Academic journal article Presidential Studies Quarterly

Hope, Tropes, and Dopes: Hispanic and White Racial Animus in the 2008 Election

Academic journal article Presidential Studies Quarterly

Hope, Tropes, and Dopes: Hispanic and White Racial Animus in the 2008 Election

Article excerpt

The Hispanic voter--and I want to say this very carefully--has not shown a lot of willingness or affinity to support black candidates.

--Clinton Pollster Sergio Bendixen to Ryan Lizza, The New Yorker, January 21, 2008

The Democratic Party's nomination of an African American as its standard-bearer in the 2008 presidential election created an unprecedented opportunity to examine the role of race in electoral choice. Barack Obama managed to win an Electoral College landslide and, for the first time in a generation, a majority of the popular vote for the Democratic nominee. But Obama's historic nomination and election served as shocks to the political system and to political science research investigating the role of race in electoral politics. On the one hand, some observers were quick to announce the end of race as a determinative force in American electoral politics, suggesting that Obama's race was unrelated to two-party choice and the dawn of a postracial society. By contrast, others raised suggestions during the primary that racial sentiments would hobble an Obama effort in the general election--specifically, that interminority conflict might suppress Obama's vote among Hispanics. (1) With the election behind us, we now can ask what, if any, evidence is available for these claims?

In this effort, we explore the role of race in the 2008 election, with particular attention to the possible importance of interminority dynamics in shaping the two-party vote. In so doing, we employ multiple indicators of racial sentiment--explicit, indirect, and implicit--to ascertain the predictive validity of each, using data from the 2008 American National Election Study (ANES). We argue, first, that racial sentiments vary considerably across voters when grouped by partisan attachment and two-party vote. Second, we observe that there is far less variation between Latinos and non-Hispanic whites, suggesting that the attitudinal basis for a strong racially motivated vote exists among Latinos. Third, beyond its effects on partisan attachments, racial sentiment had a unique additional effect on the voting behavior of Americans in the last election, but this effect was significantly attenuated or altogether absent among Latinos. Notwithstanding their similar distributions on measures of race sentiment, Latino voters do not appear to have applied those sentiments to an evaluation of then-candidate Obama. Finally, we show that a similar pattern of results obtains when examining the full range of evaluation and intensity of views on Obama, rather than solely the dichotomous vote choice.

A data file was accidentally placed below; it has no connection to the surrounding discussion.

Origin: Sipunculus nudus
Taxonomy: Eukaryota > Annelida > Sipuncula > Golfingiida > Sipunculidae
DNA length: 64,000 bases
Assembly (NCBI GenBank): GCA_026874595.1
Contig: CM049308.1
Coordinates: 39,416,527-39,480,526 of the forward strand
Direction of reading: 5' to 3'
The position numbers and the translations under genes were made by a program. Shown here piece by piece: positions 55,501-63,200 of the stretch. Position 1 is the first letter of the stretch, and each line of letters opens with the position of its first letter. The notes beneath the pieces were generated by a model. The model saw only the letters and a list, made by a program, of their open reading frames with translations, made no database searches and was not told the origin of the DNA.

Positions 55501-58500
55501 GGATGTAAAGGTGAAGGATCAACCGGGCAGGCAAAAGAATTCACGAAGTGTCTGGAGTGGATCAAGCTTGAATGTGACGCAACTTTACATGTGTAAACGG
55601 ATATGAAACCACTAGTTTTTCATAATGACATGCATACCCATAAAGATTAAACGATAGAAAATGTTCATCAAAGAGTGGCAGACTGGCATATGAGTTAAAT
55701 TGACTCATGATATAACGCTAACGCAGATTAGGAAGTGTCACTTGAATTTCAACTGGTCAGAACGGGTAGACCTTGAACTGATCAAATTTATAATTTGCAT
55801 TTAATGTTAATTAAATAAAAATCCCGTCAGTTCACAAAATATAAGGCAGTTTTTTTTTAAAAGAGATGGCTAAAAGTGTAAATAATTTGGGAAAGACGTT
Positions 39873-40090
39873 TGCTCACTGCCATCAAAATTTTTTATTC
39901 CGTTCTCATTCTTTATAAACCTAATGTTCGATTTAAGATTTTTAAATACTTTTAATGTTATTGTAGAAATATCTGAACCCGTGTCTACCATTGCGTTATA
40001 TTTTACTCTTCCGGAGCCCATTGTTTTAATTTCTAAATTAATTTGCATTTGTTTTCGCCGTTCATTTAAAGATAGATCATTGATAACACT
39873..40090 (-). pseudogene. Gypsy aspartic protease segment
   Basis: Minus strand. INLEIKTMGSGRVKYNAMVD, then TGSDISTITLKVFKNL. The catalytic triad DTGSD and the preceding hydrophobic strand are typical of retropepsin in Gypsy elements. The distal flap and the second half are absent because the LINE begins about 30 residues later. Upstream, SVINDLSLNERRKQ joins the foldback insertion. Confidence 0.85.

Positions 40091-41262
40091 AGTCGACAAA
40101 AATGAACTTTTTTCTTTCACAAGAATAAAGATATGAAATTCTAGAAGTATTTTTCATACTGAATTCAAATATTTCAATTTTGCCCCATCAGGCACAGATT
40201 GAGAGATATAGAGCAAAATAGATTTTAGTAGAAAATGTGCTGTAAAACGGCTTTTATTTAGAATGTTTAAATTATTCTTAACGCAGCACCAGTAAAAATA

Race and American Elections

The notion that Obama's election was in any way postracial is belied by the facts on the ground. National exit polls estimate that Obama received only 43% of the white vote at a time when the United States was engaged in two hot wars overseas, faced an economy in complete freefall, and had an incumbent president with some of the lowest popularity ratings in the history of polling on the matter. By contrast, Obama received clear majorities among Asian Americans (62%), "others" (66%), Latinos or Hispanics (67%), and African Americans (95%). By any measure, the electorate remains racially polarized and, in light of the economic and political circumstances of the country during the fall campaign, Obama may well have underperformed what we might expect from another Democrat, although such a counterfactual is not available.

Bowler and Segura (forthcoming) argue that race can be realized in a vote choice in two manners. First, they suggest, because race is deeply embedded in the structure of American party coalitions (Carmines and Stimson 1989), racial sentiment is ever present in the two-party vote. If, for example, we examined the racial and ethnic breakdown of the vote between George W. Bush and John Kerry in 2004, we would also find considerable (albeit less) racial polarization. Democratic presidential candidates have not won a majority of white votes since the 1964 election. …

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